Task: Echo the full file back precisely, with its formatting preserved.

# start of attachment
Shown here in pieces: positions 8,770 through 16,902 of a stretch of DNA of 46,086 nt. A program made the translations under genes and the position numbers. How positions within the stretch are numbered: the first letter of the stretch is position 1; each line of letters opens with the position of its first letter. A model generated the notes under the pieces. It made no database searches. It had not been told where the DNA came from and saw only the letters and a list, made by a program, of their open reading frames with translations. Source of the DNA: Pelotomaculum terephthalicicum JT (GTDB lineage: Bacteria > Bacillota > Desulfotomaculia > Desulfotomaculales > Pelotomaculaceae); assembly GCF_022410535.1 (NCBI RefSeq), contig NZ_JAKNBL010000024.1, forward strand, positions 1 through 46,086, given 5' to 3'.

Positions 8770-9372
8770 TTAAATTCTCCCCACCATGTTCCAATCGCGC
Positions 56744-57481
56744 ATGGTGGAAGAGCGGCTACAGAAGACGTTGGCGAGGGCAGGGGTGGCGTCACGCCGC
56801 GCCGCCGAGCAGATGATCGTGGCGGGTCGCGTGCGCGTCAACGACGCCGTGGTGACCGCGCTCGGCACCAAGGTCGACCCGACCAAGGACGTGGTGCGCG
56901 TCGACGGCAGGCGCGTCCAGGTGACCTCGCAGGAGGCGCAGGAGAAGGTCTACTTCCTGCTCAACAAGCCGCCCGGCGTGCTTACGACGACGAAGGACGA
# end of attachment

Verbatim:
Shown here in pieces: positions 8,770 through 16,902 of a stretch of DNA of 46,086 nt. A program made the translations under genes and the position numbers. How positions within the stretch are numbered: the first letter of the stretch is position 1; each line of letters opens with the position of its first letter. A model generated the notes under the pieces. It made no database searches. It had not been told where the DNA came from and saw only the letters and a list, made by a program, of their open reading frames with translations. Source of the DNA: Pelotomaculum terephthalicicum JT (GTDB lineage: Bacteria > Bacillota > Desulfotomaculia > Desulfotomaculales > Pelotomaculaceae); assembly GCF_022410535.1 (NCBI RefSeq), contig NZ_JAKNBL010000024.1, forward strand, positions 1 through 46,086, given 5' to 3'.

Positions 8770-9372
8770 TTAAATTCTCCCCACCATGTTCCAATCGCGC
Positions 56744-57481
56744 ATGGTGGAAGAGCGGCTACAGAAGACGTTGGCGAGGGCAGGGGTGGCGTCACGCCGC
56801 GCCGCCGAGCAGATGATCGTGGCGGGTCGCGTGCGCGTCAACGACGCCGTGGTGACCGCGCTCGGCACCAAGGTCGACCCGACCAAGGACGTGGTGCGCG
56901 TCGACGGCAGGCGCGTCCAGGTGACCTCGCAGGAGGCGCAGGAGAAGGTCTACTTCCTGCTCAACAAGCCGCCCGGCGTGCTTACGACGACGAAGGACGA